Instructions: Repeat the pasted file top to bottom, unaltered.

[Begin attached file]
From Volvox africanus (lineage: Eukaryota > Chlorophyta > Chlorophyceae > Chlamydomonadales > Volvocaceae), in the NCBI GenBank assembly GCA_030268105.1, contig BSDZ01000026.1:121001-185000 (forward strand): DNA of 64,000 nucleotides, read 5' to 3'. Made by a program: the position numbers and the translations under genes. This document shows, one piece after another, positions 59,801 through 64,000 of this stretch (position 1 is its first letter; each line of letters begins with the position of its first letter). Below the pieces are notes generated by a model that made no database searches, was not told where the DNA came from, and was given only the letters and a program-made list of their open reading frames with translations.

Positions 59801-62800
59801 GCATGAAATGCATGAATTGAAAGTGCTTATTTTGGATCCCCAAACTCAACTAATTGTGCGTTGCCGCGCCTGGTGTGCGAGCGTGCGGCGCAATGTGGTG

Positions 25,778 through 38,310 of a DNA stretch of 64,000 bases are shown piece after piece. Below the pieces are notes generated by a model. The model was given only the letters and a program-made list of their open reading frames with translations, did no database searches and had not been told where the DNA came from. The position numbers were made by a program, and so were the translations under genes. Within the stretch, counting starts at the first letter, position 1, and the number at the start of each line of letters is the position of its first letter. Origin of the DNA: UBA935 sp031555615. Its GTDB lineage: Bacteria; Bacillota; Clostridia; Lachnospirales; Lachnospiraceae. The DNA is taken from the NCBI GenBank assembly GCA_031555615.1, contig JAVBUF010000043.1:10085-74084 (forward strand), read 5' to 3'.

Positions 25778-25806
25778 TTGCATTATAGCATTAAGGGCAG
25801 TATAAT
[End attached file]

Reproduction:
From Volvox africanus (lineage: Eukaryota > Chlorophyta > Chlorophyceae > Chlamydomonadales > Volvocaceae), in the NCBI GenBank assembly GCA_030268105.1, contig BSDZ01000026.1:121001-185000 (forward strand): DNA of 64,000 nucleotides, read 5' to 3'. Made by a program: the position numbers and the translations under genes. This document shows, one piece after another, positions 59,801 through 64,000 of this stretch (position 1 is its first letter; each line of letters begins with the position of its first letter). Below the pieces are notes generated by a model that made no database searches, was not told where the DNA came from, and was given only the letters and a program-made list of their open reading frames with translations.

Positions 59801-62800
59801 GCATGAAATGCATGAATTGAAAGTGCTTATTTTGGATCCCCAAACTCAACTAATTGTGCGTTGCCGCGCCTGGTGTGCGAGCGTGCGGCGCAATGTGGTG

Positions 25,778 through 38,310 of a DNA stretch of 64,000 bases are shown piece after piece. Below the pieces are notes generated by a model. The model was given only the letters and a program-made list of their open reading frames with translations, did no database searches and had not been told where the DNA came from. The position numbers were made by a program, and so were the translations under genes. Within the stretch, counting starts at the first letter, position 1, and the number at the start of each line of letters is the position of its first letter. Origin of the DNA: UBA935 sp031555615. Its GTDB lineage: Bacteria; Bacillota; Clostridia; Lachnospirales; Lachnospiraceae. The DNA is taken from the NCBI GenBank assembly GCA_031555615.1, contig JAVBUF010000043.1:10085-74084 (forward strand), read 5' to 3'.

Positions 25778-25806
25778 TTGCATTATAGCATTAAGGGCAG
25801 TATAAT